• Always warm up before and stretch after your exercise routine.
  • Don’t overdo it! Try doing too much at once and you’ll burn out swiftly. Slowly increase the intensity of your workouts.
  • Diversify your workout routine. If you do the same exercises day after day, you’ll quickly tire and are more likely to skip workouts.
  • Work out with a friend. You’ll help motivate each other.
  • Keep healthy snacks available at all times. You’re less likely to grab junk food if something good for you is readily available.

Don’t

  • Over-train. Your body needs time to recover in between workouts.
  • Skip breakfast. Eating breakfast will jump start your metabolism and provide you with the energy you need to get through the day.
  • Skip stretching.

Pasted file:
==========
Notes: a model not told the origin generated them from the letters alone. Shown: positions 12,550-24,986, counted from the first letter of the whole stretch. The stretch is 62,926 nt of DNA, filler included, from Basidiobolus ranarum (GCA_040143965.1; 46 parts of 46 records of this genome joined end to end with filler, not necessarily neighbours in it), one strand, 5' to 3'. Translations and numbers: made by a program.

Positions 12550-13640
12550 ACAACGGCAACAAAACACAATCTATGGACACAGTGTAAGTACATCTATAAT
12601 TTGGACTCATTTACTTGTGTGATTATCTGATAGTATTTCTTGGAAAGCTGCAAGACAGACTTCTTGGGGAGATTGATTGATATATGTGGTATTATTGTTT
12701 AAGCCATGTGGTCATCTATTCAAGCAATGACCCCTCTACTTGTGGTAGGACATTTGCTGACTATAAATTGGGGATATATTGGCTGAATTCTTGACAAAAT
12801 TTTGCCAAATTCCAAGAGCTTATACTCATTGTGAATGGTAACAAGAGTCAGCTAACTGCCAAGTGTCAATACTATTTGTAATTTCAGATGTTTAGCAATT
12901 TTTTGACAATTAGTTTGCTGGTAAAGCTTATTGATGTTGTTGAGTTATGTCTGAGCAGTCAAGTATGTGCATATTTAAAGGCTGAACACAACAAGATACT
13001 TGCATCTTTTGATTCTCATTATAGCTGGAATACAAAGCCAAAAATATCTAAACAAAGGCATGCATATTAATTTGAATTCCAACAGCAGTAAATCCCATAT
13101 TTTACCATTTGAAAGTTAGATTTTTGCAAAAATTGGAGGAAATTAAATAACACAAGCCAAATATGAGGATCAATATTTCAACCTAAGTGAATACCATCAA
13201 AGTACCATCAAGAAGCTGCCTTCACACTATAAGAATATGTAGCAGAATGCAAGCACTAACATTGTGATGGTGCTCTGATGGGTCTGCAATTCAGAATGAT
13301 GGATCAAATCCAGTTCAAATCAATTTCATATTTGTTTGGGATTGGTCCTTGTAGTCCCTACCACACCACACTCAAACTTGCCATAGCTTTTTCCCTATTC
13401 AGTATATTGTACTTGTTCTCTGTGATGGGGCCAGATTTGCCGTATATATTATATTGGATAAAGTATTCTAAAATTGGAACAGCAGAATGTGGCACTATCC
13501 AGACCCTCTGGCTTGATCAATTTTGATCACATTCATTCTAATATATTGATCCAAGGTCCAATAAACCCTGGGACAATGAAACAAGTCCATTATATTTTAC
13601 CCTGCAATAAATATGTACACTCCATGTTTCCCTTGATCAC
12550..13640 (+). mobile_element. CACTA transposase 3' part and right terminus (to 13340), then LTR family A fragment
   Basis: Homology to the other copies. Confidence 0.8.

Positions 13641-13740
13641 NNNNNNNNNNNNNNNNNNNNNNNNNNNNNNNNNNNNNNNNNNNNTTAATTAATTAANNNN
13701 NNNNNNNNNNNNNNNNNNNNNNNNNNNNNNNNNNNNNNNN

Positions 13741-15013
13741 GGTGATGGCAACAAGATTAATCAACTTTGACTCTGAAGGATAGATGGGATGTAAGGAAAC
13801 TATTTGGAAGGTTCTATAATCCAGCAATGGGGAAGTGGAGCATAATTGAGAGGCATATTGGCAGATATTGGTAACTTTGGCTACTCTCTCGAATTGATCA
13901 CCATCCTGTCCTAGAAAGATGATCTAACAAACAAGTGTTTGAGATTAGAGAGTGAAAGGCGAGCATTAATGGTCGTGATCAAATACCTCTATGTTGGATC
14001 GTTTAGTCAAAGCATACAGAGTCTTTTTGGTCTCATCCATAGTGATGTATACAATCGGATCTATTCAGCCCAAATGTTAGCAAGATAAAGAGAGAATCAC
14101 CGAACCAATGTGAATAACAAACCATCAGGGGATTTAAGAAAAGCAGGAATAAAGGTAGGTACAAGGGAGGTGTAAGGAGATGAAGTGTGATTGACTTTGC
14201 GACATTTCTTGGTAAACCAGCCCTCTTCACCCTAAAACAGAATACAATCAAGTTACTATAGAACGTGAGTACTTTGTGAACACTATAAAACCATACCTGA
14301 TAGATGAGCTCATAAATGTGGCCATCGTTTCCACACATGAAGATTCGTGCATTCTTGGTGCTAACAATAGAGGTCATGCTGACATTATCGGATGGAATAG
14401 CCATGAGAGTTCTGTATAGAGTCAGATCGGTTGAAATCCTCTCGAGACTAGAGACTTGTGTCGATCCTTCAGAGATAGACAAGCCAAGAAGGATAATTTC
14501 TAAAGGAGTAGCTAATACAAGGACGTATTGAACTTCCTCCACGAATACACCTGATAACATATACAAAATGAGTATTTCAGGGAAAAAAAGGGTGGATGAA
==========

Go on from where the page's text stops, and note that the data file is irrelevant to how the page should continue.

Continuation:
• Skimp on sleep.
  • Set unrealistic goals. A healthy rate of weight loss is 1-2 pounds per week. If you have 50 pounds to lose, don’t expect it to come off overnight, you’ll set yourself up for disappointment.
  • Compare your successes and failures to others. Everyone is unique, and what works for some may not work for others.
  • Work out randomly. Work out regularly to maximize the benefits you’ll reap from a consistent fitness routine.
  • Give up. Consider talking with a friend in times of discouragement.
  • Forget to reward yourself on occasion.

May 10th at 10PM / via: notmeaningless / op: welikehair / tagged: hair. / 30 notes

welikehair:

Quick & Easy French Braided Fringe/Bangs ~ Lauren Conrad Style